Fiery action

I have heard so much about this Hokkien Mee stall in Kuala Lumpur but did not get a chance to try it until last Wednesday evening. Many people have told me about how good the Hokkien Mee is and how the flames from the charcoal stove will capture your attention. I tried taking a photo of the cook in action but turned out quite poor using the night shot function on my digital camera. Can’t blame an amateur, can you?


The Chef

Anyway, for insurance purposes, I took another shot using the normal settings. If you look at the stall closely, it may turn you off. This stall has been in existence for 60 years or so (according to the proprietor) and is now managed by the children of the original cook. They sell nothing but Hokkien Mee. If they have been selling nothing but Hokkien Mee for the past 60 years and survived, it must be good. Else, how to survive?

This stall is located at the backlane of Lai Foong Restaurant which is situated along Jalan Tun Tan Cheng Lock. Other landmarks include Petaling Street (facing S & M Plaza / Kotaraya Complex) and EON Bank Berhad. It is only open from 4pm till 11pm at night.

Awesome Hokkien Mee

The Hokkien Mee is smooth yet, unoily. I tell you, you won’t notice a layer of oil on the plate after you have finished the whole plate. This despite the cook using pork lard in the cooking. Pork lard is an essential ingredient in cooking Hokkien Mee and many Hokkien Mee lovers will insist on extra pork lard (also known as “Chu Yau Char” in cantonese) bits to add some crunch to the bite whilst tasting the smooth and semi-soft noodles.

The Hokkien Mee also comes with generous portions of lean pork and chinese mustard leaves. There was one piece of pork liver in my plate…wished there were more but perhaps, the chef did not distribute the ingredients evenly. You see, when he cooked my portion, he also cooked for another 2 customers at the same time.

What I liked about this Hokkien Mee is the texture and taste of the noodles / mee. The balance of saltiness and sweetness is just nice and the lack of visible oil gives one a sense of healthiness. Hah! I like that phrase. We all know how unhealthy Hokkien Mee can be considering pork lard is also used but well….an indulgence once in a blue moon is okay, right?

The fact that this Hokkien Mee is cooked using a charcoal stove gives the Hokkien Mee an added fragrance and “kick” unlike those churned out from gas stoves. Personally, I have a fondness for food cooked using charcoal fire and this gets my thumbs up!

My plate of Hokkien Mee together with a glass of iced chinese herbal tea costs me RM6.00. Definitely a most satisfying meal. Do check it out if you are in the vicinity of Petaling Street or Kota Raya.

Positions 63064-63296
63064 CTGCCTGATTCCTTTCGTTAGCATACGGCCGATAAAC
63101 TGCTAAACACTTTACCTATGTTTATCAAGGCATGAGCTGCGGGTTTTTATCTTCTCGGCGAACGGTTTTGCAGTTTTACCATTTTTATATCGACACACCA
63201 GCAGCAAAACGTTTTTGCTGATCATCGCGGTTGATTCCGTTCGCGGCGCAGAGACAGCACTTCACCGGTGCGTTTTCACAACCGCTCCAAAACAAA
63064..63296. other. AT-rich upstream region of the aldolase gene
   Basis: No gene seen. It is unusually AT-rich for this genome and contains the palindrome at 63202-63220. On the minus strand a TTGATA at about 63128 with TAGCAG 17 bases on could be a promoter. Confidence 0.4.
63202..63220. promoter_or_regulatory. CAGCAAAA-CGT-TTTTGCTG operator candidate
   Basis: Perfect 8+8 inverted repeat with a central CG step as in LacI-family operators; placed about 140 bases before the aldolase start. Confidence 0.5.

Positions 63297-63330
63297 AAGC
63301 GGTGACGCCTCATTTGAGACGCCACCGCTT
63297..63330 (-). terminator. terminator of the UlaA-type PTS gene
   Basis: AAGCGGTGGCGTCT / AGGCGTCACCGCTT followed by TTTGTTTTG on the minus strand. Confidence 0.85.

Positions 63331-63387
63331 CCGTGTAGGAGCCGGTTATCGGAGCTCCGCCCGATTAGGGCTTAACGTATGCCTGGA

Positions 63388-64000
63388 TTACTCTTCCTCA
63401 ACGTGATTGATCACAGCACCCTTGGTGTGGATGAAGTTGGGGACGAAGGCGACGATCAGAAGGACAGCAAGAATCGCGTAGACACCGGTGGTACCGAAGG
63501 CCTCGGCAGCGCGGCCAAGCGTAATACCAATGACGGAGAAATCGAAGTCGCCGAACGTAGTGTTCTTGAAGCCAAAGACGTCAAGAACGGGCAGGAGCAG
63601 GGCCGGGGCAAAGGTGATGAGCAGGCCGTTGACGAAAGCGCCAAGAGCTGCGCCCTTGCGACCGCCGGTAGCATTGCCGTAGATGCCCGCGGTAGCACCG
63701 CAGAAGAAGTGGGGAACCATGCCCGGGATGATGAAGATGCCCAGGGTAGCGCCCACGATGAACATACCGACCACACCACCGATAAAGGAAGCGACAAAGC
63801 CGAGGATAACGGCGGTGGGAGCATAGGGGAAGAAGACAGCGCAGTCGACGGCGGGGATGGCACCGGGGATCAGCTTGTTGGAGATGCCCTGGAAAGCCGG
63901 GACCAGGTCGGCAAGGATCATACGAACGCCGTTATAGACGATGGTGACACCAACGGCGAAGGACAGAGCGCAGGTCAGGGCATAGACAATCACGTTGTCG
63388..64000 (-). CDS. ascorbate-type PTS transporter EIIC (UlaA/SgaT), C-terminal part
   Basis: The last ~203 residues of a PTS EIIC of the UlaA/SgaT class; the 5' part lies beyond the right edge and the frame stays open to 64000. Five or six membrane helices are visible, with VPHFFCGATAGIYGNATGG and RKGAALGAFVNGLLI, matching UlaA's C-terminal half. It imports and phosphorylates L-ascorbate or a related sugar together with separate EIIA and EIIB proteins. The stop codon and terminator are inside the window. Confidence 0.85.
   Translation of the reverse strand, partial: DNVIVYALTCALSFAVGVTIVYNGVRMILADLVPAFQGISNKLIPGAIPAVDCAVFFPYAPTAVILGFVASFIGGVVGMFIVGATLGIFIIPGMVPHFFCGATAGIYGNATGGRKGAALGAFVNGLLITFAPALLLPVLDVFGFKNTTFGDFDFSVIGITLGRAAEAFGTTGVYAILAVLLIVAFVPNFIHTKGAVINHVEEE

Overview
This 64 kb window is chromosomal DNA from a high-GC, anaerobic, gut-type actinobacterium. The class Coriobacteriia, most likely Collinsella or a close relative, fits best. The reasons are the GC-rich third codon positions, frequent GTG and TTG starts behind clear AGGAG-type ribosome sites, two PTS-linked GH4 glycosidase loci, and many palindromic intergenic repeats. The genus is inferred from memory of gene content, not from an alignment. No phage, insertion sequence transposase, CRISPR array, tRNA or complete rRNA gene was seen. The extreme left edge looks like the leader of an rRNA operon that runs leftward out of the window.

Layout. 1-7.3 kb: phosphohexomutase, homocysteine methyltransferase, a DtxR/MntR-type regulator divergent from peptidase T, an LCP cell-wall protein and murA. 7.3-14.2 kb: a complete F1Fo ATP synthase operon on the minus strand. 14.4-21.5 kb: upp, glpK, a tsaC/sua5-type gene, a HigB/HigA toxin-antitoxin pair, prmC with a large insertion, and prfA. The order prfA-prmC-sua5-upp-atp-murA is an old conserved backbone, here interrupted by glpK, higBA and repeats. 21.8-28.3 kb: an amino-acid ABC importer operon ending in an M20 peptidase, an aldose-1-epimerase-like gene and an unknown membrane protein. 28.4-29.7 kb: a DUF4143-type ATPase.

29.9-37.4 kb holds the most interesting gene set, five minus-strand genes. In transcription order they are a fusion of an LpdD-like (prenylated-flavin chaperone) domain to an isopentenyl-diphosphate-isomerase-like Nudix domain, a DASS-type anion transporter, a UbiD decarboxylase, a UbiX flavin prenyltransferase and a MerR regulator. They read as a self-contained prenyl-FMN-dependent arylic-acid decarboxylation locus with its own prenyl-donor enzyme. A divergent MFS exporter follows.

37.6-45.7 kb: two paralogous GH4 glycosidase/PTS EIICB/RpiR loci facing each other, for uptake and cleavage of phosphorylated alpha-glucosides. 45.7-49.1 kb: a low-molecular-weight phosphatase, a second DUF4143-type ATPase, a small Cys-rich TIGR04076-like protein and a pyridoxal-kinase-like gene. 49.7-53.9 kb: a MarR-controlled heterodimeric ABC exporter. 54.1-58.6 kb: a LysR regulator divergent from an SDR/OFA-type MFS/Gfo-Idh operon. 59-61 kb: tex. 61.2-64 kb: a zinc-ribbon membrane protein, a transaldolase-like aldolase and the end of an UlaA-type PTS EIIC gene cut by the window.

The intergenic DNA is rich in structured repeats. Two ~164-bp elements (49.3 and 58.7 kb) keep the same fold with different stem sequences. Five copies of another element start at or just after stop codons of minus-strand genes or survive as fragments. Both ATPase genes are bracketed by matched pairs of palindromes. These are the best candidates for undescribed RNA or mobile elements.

Technorati Tags : Malaysian Food , Hokkien Mee , Food Review

[This review was first posted in my personal blog on 16.10.2006]

My Recommended Recipes


  1. 1
    March 2nd, 2007 at 1:09 pm

    thanks for stopping by my food blog. I like your blog!

    Man, I homesick for food from home!!!!!

  2. 2
    March 3rd, 2007 at 1:19 am

    What makes the Hokkien Mee “black and dark” ? The S”pore Hokkien Mee is just plain light color (color of the yellow mee and sometimes, “chor been hoon”-thick bee hoon)…

  3. 3
    March 3rd, 2007 at 5:38 am

    tigerfish: dark soy sauce!!!!

  4. 4
    March 5th, 2007 at 3:12 pm

    simmie : Thanks for your encouragement and reply to Tigerfish.

    tigerfish : Funnily, Hokkien Mee looks different in Singapore (and Johor), KL and Penang. In Penang, the Hokkien Mee there is what is known as Penang Prawn Mee in KL (chilli red soup). The Hokkien Mee in KL is what is shown up here whilst in Johor (or at least, Pontian Kecil) and Singapore, it’s colourless but delicious nevertheless đŸ™‚

  5. 5
    March 6th, 2007 at 8:59 pm

    haha this is the hokkien mee with a lot of aircons wan …

    use to eat here back in college days, college is very near, just besode central market …

    the aunty very kind wan lo, if u are familiar edy …

    This is just behind the Lai Foong Restaurant, the shops which sells the very very old and famous beef noodles …

  6. 6
    March 7th, 2007 at 1:43 pm

    earl_ku : Yalor, this stall has got very good ambience wan đŸ˜‰

  7. 7
    Ian Teh
    March 11th, 2007 at 4:14 pm

    The stall looks like a wonderful porridge/congee stall in Klang. Just head to Jalan Melayu, the road parallel to where the Klang Bah Kut Teh stall is; it is in one of the lanes off Jalan Melayu. It only operates at night, and the “bak beh” (pork congee) or “he beh” (fish congee), or a mix of both pork and fish (including “spare parts”). It is FANTASTIC.

  8. 9
    April 17th, 2007 at 11:50 pm

    I miss the PJ ones.

    Johor one not the same as Spore one lah.
    Johor one darker a bit, Spore one more pale.

    PJ one black black super black! yummmmm

  9. 11
    Wong Kin Mun
    April 10th, 2008 at 11:50 am

    Unfortunately the owner has switched to using gas instead of the traditional charcoal. Along with it goes some flavour. So much for long lasting tradition. Owner says it’s gets harder to buy charcoal. Not true as my favourite hokkien mee stall in PJ in Paramount Garden still uses charcoal.

  10. 12
    August 15th, 2008 at 10:53 pm

    The dish pictured here looks just at the right consistency. Not too wet or too dry.


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